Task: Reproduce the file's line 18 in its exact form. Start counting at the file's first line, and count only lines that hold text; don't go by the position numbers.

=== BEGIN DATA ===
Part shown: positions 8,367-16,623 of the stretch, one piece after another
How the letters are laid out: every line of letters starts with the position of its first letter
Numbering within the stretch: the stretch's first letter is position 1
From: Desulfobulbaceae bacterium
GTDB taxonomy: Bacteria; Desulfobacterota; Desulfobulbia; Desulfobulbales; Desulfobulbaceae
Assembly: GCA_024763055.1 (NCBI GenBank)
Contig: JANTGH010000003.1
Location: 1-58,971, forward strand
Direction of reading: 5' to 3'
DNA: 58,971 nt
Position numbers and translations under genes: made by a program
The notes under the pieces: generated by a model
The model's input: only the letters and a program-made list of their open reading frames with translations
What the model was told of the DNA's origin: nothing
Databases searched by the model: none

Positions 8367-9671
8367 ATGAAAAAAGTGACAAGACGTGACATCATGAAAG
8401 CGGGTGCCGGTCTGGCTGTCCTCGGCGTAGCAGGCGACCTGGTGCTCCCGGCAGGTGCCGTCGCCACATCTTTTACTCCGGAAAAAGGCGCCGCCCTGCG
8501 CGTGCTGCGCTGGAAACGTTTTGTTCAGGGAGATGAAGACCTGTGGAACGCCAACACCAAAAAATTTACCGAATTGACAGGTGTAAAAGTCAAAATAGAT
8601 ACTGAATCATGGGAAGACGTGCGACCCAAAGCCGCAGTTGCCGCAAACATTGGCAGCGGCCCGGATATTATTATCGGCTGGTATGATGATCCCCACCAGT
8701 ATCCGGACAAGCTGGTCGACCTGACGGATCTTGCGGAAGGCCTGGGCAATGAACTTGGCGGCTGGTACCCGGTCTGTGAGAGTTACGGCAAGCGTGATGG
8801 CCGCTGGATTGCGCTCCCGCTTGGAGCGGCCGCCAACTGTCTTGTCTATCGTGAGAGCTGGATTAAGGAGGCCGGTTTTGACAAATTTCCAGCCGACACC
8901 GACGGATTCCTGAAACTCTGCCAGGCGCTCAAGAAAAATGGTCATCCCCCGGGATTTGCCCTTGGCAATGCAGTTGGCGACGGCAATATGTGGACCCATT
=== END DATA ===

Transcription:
8401 CGGGTGCCGGTCTGGCTGTCCTCGGCGTAGCAGGCGACCTGGTGCTCCCGGCAGGTGCCGTCGCCACATCTTTTACTCCGGAAAAAGGCGCCGCCCTGCG